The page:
The Equality Act states that workers cannot be discriminated against because they hold a particular “philosophical belief”. In Harron v Dorset Police, the Employment Appeal Tribunal (EAT) held that although a belief must relate to matters which are more than merely “trivial”, equally tribunals must not set the threshold requirements at too high a level.
Mr Harron, who started working for Dorset police in 2008, claimed disability discrimination on the basis that he had suffered from bipolar disease, OCD and stress since 2001 or thereabouts.
He also claimed that he had a profound “belief in the proper and efficient use of public money in the public sector”. Because he felt compelled to express these views, he said that he had suffered discrimination on the ground of his philosophical belief.
The tribunal held that Mr Harron could not be said to be disabled within the meaning of the Equality Act before 28 May 2013 as there was no “cogent evidence” before that date of a “substantial adverse effect upon his normal day-to-day activities” as a result of his conditions.
With regard to his claim that he had suffered discrimination on the ground of his philosophical belief, the tribunal held that his belief did not meet points two, three and four of the following five criteria set out in Grainger plc and ors v Nicholson:
1. The belief must be genuinely held
2. It must be a belief and not an opinion or viewpoint based on the present state of information available
3. It must be a belief as to a weighty and substantial aspect of human life and behaviour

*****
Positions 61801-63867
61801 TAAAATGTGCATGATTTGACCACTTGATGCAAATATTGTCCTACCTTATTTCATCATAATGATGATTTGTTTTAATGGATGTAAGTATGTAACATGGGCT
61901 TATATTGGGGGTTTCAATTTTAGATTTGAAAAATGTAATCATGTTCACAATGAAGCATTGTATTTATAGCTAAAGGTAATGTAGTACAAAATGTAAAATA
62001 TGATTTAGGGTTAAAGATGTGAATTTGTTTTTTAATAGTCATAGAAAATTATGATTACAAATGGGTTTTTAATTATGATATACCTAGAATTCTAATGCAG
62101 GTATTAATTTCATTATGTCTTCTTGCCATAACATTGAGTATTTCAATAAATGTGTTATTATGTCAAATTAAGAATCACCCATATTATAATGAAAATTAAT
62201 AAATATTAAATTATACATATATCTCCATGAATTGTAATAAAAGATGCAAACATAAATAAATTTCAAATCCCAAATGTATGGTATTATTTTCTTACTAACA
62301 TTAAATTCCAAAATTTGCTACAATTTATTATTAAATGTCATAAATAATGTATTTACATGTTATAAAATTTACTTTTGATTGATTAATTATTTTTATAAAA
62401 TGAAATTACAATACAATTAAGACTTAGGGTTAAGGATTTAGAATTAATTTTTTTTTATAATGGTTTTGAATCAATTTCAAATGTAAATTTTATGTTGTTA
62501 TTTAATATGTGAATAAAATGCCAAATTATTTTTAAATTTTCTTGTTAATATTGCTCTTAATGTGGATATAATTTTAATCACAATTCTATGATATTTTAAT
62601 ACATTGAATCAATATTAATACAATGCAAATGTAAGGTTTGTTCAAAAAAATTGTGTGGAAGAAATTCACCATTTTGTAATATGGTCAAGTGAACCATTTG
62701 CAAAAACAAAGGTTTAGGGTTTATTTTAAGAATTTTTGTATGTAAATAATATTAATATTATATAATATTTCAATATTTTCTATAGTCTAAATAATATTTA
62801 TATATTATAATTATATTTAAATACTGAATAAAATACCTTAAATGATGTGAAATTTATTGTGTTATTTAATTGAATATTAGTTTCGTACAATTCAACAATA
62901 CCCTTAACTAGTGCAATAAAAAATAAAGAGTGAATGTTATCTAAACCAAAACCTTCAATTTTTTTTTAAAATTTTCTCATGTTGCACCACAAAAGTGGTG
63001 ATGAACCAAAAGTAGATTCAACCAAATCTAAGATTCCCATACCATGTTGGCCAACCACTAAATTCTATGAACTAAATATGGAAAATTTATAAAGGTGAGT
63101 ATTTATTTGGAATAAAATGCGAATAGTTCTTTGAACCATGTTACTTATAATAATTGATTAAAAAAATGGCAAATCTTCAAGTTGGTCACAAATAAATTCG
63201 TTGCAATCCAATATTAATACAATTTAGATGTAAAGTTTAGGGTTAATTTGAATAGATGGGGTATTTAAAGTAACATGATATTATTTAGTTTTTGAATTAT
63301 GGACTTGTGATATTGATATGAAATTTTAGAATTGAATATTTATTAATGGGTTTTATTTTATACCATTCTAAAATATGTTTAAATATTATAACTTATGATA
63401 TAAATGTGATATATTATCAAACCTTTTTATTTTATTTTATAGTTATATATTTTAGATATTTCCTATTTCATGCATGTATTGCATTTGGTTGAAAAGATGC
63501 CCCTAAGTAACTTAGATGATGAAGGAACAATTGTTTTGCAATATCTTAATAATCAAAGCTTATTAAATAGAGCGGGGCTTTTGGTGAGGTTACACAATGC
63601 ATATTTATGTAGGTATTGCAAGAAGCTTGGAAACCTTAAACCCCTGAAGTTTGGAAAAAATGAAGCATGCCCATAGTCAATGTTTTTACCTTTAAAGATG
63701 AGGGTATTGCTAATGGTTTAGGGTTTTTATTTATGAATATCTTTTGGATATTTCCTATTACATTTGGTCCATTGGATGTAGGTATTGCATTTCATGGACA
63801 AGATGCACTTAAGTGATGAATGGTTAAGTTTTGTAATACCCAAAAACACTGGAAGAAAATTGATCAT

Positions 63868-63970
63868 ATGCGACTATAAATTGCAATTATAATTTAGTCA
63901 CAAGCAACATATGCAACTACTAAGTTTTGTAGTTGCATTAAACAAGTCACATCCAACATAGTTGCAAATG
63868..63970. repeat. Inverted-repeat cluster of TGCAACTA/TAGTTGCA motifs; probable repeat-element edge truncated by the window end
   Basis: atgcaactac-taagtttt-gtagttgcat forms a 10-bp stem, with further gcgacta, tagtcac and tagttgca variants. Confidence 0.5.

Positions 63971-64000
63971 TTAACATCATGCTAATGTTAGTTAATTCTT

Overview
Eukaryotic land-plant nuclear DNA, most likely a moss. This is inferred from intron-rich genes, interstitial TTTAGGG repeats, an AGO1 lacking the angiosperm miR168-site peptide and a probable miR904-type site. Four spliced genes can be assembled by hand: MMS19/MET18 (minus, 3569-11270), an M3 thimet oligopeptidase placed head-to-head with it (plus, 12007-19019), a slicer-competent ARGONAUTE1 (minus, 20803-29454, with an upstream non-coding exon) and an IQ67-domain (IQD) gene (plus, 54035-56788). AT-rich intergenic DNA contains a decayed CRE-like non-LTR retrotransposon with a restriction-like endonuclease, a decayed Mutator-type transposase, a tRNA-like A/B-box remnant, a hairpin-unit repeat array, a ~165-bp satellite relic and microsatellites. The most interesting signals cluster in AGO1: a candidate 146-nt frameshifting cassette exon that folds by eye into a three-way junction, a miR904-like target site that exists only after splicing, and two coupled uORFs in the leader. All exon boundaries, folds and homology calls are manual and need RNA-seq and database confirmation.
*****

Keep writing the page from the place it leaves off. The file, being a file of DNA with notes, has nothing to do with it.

4. It must attain a certain level of cogency, seriousness, cohesion and importance
5. It must be worthy of respect in a democratic society, be not incompatible with human dignity and not conflict with the fundamental rights of others.
In particular, it held that “belief” referred to in point two was equivalent to “a set of values which manifest themselves as an objective or goal principally operating in the work place. …”.
Mr Harron appealed on the basis that the word “philosophical” in the statute was an unnecessary fetter on the scope of a “belief” in the light of European authority and that the judge had adopted too high a threshold when applying the Grainger criteria, among other points.
The EAT allowed the appeal. Whilst agreeing with the tribunal judge that it was right to exclude a belief that operated only in the workplace, he had set the bar too high when applying the criteria in Grainger. Although a belief must relate to matters which are more than merely “trivial”, equally tribunals must not set the threshold requirements at too high a level.
The proper approach when deciding whether or not there was a qualifying belief was not just to apply the criteria in Grainger, but also to have regard to the principles identified by the House of Lords in R (Williamson) v Secretary of State for Education and Employment. The EAT confirmed that, where the tribunal makes any decision as to whether any of these criteria or principles are or are not met, it must provide specific and detailed reasons for its findings in its judgment.
The EAT therefore remitted the case to the same judge to consider again whether the belief qualified for protection.
The emphasis of the case is not that that a belief in "the proper and efficient use of money in the public sector" is a philosophical belief for the purposes of the Equality Act 2010 but rather establishes the approach which tribunals should take when deciding on such matters.